An African-American Soldier Stands Beside The U.S. Flag
Specialist Anthony T. Crawford Sr., of Topeka, Kan., an AH-64D Apache attack helicopter crew chief, Company C, 1st Battalion, 1st Air Cavalry Brigade, 1st Cavalry Division, Multi-National Division, stands as a silent sentinel while holding the US flag for fellow soldiers who chose to reenlist during their first deployment at camp Taji in Baghdad August 17, 2009. Soldiers who reenlist make a dedication to their Nation to serve another term in the Army on top of their previous enlistment. Picture taken August 17, 2009. REUTERS/U.S. Army/Sgt. Seandale Jackson/Handout (IRAQ MILITARY POLITICS CONFLICT) FOR EDITORIAL USE ONLY. NOT FOR SALE FOR MARKETING OR ADVERTISING CAMPAIGNS

The newly updated Army Command Policy regulation, most recently published on Oct. 22, 2014, says that Army personnel can use the word "Negro" when referring to "black or African American" personnel. The Army confirmed to CNN in a report Wednesday that the language was contained inside the document, also known as regulation AAR 600-20.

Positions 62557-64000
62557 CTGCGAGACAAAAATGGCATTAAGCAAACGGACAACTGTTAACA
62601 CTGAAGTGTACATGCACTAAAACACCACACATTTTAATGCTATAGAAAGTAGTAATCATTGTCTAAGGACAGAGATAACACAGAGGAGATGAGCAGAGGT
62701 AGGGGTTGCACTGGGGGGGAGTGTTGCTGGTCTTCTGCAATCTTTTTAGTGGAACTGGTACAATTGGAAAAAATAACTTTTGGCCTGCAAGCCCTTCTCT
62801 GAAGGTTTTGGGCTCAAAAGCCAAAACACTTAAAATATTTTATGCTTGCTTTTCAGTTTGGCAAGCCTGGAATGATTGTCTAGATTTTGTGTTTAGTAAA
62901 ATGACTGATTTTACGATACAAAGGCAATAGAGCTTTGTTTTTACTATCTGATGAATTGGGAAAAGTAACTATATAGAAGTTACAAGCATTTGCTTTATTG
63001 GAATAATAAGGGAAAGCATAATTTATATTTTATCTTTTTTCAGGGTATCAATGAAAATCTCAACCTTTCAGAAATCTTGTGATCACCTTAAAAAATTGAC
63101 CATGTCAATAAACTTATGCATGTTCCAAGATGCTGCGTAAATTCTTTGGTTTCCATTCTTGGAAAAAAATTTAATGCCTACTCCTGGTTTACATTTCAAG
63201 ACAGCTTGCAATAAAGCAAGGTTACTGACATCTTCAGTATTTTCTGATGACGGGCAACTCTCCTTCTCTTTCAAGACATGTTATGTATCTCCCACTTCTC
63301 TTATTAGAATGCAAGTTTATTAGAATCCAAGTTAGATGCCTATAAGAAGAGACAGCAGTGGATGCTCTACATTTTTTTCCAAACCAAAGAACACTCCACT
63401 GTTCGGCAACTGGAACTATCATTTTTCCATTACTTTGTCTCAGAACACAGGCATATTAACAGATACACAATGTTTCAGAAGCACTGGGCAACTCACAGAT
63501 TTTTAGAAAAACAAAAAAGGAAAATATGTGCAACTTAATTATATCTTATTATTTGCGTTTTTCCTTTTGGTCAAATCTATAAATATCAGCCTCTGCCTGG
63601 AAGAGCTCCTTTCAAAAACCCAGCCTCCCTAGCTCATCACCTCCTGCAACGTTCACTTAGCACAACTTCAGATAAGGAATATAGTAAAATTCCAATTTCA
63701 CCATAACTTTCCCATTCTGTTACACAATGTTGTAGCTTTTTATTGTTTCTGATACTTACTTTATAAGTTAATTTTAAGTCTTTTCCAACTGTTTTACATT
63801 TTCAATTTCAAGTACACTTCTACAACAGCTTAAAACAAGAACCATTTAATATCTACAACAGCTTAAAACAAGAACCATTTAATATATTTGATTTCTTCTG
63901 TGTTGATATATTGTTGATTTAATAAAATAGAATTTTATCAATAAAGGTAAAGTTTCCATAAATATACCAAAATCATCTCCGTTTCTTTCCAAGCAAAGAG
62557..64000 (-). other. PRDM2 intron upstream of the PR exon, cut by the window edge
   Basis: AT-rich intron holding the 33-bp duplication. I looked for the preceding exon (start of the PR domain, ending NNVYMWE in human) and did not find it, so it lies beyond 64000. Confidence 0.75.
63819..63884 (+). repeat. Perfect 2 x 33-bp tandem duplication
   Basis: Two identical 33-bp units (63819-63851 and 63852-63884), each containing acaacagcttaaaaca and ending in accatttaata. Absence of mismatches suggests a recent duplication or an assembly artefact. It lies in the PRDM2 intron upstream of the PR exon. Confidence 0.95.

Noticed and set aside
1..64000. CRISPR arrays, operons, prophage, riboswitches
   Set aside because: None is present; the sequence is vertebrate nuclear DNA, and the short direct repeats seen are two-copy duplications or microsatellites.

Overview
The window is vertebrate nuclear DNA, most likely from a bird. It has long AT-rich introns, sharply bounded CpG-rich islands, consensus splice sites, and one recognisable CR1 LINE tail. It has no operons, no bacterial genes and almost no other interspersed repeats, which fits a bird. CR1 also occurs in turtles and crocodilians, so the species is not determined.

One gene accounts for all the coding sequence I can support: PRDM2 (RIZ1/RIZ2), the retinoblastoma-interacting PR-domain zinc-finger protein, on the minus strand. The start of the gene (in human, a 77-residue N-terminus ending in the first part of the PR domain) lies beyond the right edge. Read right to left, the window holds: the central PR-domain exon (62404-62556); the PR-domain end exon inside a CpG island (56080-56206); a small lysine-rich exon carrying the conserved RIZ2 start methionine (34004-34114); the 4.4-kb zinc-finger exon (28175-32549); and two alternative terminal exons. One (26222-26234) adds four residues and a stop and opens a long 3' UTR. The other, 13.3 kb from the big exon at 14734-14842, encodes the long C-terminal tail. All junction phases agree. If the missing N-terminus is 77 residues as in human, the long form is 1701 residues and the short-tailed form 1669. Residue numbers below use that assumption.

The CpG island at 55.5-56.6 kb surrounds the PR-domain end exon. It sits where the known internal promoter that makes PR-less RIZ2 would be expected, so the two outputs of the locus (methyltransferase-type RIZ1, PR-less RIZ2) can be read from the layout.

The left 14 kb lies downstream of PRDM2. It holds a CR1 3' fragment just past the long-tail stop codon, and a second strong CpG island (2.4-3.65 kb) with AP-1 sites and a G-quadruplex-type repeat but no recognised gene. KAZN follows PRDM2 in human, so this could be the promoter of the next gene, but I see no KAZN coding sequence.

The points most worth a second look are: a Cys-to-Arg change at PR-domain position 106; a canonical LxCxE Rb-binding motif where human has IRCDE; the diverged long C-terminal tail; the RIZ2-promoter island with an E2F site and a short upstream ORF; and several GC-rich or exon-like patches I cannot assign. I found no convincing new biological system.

While the document is regularly updated to reflect new regulations or alterations to old ones, an Army official says it's not clear when they word was added; it may have been present for years.

The wording appears in Chapter 6, under "Equal opportunity policy," stating: "A person having origins in any of the black racial groups of Africa. Terms such as "Haitian" or "Negro" are allowed to be used, in addition to "Black" or "African American."

According to the CNN report, an Army official with knowledge of the document said that the word may have been added so that a black or African-American person would have the option to identify as a Negro. However, a military officer who specializes in personnel issues for the Defense Department called that reasoning "the dumbest thing I have ever heard," explaining that the Pentagon does not use the word in any of its demographic data.

No plans have been announced to remove the phrase.